It didn't take much energy to ride the bike on the edge and ultimately left a huge grin on my face. The standard CRF250L definitely felt more at home on the street, mostly due to the stance of the bike. For any road speed 50mph, the bike felt more than adequate. On the dirt, the traction was still quite good but the shorter travel and soft suspension was just a little too mushy to have the fun I was looking for. But, this meant the bike was quite comfortable for my journey and really stood out as something that would be a joy to ride on short commutes to work or on weekend adventures. Which realistically, is what this bike is made for, comfort with a bit of fun. The overall cockpit was just right for my size, not too small and quite comfortable when compared to the motocross bikes I mostly spend my time with. The seat offered a lot of area to move about on, so I could sit anywhere I wanted on the bike and not feel like I was upsetting the way the bike worked.

Once I arrived at my destination, I re-evaluated my time on the CRF250L and realized the small ride was really on one of the more enjoyable bikes I had ridden in quite a while. Ultimately one thing popped into my mind, this bike is like a toy. The fun factor it delivers is the feeling of being superman as you ride it aggressively on the edge, along with the relaxing and rewarding notion you get from wandering anywhere you want with relative ease. Now I was onto what I'll consider the "deluxe toy", the Rally version. I'll admit, I'm a sucker for anything that looks like a rally bike because deep down...I WANT ONE! I want the do-all bike that's closely based off the motocross bikes I've grown up to love, and just the look of this thing sparks some excitement.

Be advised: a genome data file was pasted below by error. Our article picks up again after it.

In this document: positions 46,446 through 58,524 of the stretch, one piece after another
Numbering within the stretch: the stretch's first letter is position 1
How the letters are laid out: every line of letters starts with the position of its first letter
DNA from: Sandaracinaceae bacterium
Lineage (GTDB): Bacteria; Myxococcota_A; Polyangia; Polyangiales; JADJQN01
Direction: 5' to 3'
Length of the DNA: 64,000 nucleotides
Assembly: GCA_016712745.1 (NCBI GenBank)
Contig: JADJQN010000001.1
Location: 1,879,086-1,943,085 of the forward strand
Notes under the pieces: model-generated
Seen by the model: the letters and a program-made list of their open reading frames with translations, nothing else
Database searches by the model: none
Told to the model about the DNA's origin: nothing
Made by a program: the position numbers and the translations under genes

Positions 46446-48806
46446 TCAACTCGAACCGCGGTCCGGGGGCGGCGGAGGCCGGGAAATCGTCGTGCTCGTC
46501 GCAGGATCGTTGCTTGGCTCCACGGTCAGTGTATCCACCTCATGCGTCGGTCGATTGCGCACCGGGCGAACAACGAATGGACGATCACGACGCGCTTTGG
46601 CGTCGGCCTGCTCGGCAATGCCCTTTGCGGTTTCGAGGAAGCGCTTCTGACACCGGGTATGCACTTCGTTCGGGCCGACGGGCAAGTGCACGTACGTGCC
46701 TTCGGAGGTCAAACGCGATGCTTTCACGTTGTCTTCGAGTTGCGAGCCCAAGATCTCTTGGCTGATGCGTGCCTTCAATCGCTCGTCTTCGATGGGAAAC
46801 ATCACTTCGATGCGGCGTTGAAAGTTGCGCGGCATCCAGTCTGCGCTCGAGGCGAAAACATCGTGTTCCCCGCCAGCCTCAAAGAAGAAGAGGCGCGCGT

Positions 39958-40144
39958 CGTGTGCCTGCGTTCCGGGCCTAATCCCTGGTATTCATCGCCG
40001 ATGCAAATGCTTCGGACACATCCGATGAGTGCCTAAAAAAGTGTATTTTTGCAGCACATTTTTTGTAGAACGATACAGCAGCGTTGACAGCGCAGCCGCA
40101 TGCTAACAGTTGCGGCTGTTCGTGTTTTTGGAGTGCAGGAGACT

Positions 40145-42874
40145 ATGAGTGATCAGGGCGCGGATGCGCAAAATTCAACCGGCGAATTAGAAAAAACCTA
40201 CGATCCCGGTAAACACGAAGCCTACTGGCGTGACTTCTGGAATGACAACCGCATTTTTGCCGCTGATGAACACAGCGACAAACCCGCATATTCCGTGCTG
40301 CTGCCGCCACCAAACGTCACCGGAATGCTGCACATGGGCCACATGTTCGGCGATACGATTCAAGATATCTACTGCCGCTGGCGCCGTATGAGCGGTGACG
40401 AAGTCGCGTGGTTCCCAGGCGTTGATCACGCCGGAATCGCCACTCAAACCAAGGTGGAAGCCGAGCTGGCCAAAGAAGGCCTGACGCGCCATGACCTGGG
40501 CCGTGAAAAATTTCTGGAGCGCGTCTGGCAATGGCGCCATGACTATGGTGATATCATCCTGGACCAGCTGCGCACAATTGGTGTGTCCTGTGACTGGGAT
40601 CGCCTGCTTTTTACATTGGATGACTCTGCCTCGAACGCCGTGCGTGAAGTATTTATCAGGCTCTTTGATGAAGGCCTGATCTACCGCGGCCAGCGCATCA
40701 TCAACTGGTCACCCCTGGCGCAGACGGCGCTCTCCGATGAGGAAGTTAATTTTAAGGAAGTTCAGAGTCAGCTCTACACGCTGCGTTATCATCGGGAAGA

So as I mentioned above, the Rally version has the fairings and look of a Dakar machine, a longer travel fork, different suspension settings, larger brake rotors, and a bigger fuel tank when compared to the standard model. And as I took off, pulling gears down a dusty dirt road, I had an even larger grin that I had earlier. While the Rally gives up some of the planted and easy to ride feel the normal L had on the street, it gained oh so much more off the asphalt. The stance of the bike and fairing setup made it so much more comfortable to ride standing up, aggressively over the front of the bike. It was just so much more familiar coming from a motocross or off-road bike, as you can really move this bike around the way you normally would. With the changed stance, came plenty of rear end sliding through the dusty, washboard roads...bouncing off the rev limiter in fifth gear as I exited each corner, more excited for the next one ahead. I said the normal L made me feel like Superman, well I take that back, the Rally wins that award.